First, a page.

Objective: This study evaluated the effects of Maitland's passive accessory mobilization on local hypoalgesia and strength in thumb carpometacarpal osteoarthritis (TCOA).
Methods: Twenty-eight patients between 70 and 90 years old with secondary TCOA were randomized into glide mobilization and sham groups. This study was designed as a double-blind, randomized controlled trial. Therapy consisted of Maitland's passive accessory mobilization of the dominant hand during 4 sessions over 2 weeks. We measured pressure pain threshold (PPT) at the trapeziometacarpal joint (TMJ), the tubercle of the scaphoid bone, and the unciform apophysis of the hamate bone by algometry. The tip and tripod pinch strength was also measured. Grip strength was measured by a grip dynamometer. Measurements were taken before treatment and after 1 week (first follow-up [FU]) and 2 weeks (second FU).
Results: All values in sham group remained unchanged along the treatment period. In the treated group, the PPT in the TMJ was 3.85 ± 0.35 kg/cm2, which increased after treatment to 3.99 ± 0.37 and was maintained at the same level during the first FU 3.94 ± 0.39 and second FU 4.74 ± 0.40. In contrast, we found no differences in PPT in the other studied structures after treatment. Similarly, tip, tripod pinch, and grip strength remained without change after treatment.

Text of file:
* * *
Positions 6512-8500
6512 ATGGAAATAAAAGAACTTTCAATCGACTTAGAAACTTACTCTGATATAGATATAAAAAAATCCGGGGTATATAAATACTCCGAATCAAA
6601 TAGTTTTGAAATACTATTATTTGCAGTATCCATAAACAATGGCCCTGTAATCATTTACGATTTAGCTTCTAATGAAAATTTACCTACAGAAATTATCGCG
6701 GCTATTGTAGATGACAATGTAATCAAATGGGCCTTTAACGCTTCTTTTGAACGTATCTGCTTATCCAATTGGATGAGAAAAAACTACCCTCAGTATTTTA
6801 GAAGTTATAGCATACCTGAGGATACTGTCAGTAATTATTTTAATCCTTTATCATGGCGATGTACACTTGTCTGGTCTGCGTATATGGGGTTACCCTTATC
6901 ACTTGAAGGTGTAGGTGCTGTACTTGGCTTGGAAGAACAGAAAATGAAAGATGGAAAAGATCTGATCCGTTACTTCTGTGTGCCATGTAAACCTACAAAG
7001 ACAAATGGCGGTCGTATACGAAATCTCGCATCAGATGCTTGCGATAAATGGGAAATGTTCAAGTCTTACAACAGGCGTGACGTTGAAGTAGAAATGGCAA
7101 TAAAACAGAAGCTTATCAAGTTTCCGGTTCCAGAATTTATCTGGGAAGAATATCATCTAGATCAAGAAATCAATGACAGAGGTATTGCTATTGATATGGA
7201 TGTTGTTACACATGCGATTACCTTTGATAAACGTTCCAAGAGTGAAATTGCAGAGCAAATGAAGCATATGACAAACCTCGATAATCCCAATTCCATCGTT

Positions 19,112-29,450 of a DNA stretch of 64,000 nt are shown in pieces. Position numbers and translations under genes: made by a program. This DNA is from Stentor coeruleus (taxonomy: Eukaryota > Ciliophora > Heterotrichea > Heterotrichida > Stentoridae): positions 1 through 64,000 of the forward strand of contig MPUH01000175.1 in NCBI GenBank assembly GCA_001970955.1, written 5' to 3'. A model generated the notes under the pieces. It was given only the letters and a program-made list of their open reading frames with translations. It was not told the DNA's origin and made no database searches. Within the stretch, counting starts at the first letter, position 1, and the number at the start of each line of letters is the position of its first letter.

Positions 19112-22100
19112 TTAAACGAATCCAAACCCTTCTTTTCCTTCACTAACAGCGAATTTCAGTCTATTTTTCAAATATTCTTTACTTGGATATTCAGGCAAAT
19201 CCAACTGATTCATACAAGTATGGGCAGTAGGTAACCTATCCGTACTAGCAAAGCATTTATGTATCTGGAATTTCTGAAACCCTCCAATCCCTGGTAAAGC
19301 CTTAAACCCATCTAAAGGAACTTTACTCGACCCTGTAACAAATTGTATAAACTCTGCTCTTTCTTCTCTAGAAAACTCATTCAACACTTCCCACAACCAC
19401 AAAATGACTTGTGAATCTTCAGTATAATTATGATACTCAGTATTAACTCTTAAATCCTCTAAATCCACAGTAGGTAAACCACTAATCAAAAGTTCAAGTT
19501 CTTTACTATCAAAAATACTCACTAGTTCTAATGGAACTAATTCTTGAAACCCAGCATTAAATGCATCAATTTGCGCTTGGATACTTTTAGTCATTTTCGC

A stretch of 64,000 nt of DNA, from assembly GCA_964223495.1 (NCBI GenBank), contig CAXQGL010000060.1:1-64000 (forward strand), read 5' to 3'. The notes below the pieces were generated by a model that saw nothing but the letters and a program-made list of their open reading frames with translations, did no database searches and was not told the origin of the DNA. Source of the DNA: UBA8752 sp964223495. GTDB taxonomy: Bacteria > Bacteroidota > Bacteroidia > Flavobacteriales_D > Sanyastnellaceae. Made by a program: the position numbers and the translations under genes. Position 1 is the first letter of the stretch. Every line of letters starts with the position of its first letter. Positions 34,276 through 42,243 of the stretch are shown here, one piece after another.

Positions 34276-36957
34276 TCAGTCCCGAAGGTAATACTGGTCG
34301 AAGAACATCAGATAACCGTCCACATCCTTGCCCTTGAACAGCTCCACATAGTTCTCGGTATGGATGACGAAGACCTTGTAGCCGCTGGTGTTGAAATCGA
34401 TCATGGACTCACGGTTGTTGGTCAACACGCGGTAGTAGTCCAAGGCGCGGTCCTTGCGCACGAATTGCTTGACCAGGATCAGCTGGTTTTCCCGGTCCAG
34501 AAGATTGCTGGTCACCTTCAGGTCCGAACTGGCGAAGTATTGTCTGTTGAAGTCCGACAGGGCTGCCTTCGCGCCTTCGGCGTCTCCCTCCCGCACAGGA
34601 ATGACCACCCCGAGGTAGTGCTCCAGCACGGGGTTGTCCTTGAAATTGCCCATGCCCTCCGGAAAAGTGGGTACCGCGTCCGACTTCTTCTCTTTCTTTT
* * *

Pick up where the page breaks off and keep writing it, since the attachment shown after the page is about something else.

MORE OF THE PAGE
Conclusions: Passive accessory mobilization increased PPT in the TMJ; however, it did not increase motor function in patients with TCOA.
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